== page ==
Hummer: Auto industry disaster of the decade

Michael James

The Hummer is the's automotive disaster of the decade.

Originally conceived by the United States Army as a new “High Mobility Multi-Purpose Wheeled Vehicle” (HMMVV), the later named civilian Hummer is’s automotive catastrophe of the decade.

The idea for the vehicle was so it could follow the tracks and ruts of full size army trucks in military procedures. Original designed by AM General Corporation, a subsidiary of American Motors (AMC), the massive machine debuted in 1982 and should have remained for military use only.

The Hummer is the's automotive disaster of the decade.
The Hummer is’s automotive disaster of the decade.

The civilian model began in 1992 in part because of the persistence of Arnold Schwarzenegger, who saw an Army convoy while filming a movie and reportedly purchased a fleet of Humvees. Each weighed more than four tons.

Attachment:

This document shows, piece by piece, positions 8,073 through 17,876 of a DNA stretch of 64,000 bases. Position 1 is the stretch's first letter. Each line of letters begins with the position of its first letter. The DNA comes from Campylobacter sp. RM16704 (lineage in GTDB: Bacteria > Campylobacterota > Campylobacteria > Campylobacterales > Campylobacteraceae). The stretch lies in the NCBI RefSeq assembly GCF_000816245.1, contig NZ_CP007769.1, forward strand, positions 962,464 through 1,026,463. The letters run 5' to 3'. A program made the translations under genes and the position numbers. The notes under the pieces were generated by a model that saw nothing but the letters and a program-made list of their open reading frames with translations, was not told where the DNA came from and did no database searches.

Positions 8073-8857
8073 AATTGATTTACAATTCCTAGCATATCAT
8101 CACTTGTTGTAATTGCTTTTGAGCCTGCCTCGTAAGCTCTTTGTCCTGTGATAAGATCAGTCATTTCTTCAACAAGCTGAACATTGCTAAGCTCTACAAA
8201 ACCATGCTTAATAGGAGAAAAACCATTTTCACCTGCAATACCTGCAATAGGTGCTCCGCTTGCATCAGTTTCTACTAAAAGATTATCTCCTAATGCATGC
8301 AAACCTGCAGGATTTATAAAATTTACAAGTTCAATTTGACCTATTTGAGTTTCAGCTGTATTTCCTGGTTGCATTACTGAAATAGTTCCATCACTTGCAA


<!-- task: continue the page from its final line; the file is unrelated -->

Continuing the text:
Several new smaller versions of the Hummer arrived and sales peaked at 71,524 in 2006.

But by 2009 the thrill was gone. The Hummer was the original “gas guzzler.” It proved awkward for most road travel, and only 9,046 Hummers sold the entire year.

It died the following year after several pending sales to foreign interests failed.

The Weekly Driver only test drove an early model Hummer. It was pathetic. Hard to drive, gangly and terrible vision were its finest qualities. Gas mileage was putrid. And I remember having to stop and get out of the vehicle at the Bay Bridge toll plaza in San Francisco and hand the toll booth operator the fee. The reason? Neither one of us had long enough arms for an in-car exchange.

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